New Forest Background - Geology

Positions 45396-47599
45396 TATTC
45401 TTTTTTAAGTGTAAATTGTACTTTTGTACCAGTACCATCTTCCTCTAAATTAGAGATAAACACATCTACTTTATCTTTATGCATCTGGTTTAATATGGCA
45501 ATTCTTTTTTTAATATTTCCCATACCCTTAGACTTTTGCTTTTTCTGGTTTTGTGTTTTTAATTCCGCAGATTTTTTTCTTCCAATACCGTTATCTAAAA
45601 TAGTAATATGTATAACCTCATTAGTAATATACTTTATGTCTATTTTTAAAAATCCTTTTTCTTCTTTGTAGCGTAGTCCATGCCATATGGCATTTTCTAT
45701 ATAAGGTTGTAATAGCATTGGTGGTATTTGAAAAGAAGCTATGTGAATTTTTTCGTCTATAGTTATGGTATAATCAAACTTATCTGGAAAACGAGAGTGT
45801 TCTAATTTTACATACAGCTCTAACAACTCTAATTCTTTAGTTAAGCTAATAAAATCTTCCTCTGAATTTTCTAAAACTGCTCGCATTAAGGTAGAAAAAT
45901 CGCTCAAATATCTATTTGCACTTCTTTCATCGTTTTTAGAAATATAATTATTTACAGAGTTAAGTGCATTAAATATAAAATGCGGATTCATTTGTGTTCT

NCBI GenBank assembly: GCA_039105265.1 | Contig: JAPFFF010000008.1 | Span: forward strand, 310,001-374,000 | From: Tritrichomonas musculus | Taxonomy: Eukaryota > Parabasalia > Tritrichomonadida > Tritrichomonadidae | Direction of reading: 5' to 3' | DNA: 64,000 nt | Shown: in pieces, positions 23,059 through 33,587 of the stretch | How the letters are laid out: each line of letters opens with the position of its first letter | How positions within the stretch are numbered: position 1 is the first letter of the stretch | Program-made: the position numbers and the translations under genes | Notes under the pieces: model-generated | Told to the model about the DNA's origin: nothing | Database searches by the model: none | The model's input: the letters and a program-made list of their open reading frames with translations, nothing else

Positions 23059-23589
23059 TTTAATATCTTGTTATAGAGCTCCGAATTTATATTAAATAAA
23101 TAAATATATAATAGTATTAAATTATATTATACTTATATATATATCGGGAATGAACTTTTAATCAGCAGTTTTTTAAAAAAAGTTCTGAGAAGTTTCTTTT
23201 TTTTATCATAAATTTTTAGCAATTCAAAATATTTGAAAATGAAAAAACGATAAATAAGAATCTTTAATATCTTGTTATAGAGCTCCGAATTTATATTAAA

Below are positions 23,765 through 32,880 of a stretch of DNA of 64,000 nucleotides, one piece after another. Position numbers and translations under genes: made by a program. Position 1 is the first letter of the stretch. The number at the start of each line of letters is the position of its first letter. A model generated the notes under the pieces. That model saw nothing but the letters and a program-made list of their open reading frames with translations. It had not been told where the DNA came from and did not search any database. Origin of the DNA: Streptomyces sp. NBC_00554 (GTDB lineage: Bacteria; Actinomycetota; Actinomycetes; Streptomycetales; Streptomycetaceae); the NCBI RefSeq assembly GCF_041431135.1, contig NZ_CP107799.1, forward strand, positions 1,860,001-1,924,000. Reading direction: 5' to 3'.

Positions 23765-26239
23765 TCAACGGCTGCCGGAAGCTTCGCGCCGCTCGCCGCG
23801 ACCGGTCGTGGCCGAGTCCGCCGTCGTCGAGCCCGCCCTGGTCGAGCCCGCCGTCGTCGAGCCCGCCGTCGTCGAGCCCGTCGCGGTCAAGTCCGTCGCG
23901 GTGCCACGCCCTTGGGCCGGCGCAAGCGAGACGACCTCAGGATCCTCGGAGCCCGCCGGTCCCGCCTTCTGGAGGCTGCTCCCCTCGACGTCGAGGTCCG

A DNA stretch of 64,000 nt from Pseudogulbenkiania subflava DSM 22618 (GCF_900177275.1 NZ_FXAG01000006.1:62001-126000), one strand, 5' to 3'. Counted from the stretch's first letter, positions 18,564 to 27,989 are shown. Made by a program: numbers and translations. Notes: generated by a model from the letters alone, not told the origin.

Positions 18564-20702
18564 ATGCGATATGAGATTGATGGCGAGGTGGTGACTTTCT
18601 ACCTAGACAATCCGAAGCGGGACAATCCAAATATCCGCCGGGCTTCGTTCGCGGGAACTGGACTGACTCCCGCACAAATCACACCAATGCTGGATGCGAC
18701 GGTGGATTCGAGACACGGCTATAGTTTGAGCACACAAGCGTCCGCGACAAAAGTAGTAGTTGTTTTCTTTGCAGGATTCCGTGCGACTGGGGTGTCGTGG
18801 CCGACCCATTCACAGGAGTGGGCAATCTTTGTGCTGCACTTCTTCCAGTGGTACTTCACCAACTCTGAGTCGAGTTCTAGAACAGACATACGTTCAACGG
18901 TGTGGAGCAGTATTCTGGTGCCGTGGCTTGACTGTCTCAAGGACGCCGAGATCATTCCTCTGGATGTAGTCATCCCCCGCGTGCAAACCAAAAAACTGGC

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Geomorphologically the Forest comprises a series of eroded terraces capped with flint gravel, brickearth and other superficial deposits. The terraces are highest and most fragmented by erosion in the north of the Forest and lowest and most complete in the south. Erosion has exposed the underlying Tertiary strata in wide valleys and hollows separating the terraces. These soils are mainly acid, poor in nutrients and susceptible to leaching. The nutrient enriched clay marls in the southerly Headon Beds support relatively species-rich grassland or mire floras. The Forest is drained by a fine network of small streams with abundant wet flushes along slope springlines. The woodlands in particular possess a humid microclimate which is important in supporting epiphytic lichens, bryophytes and ferns.

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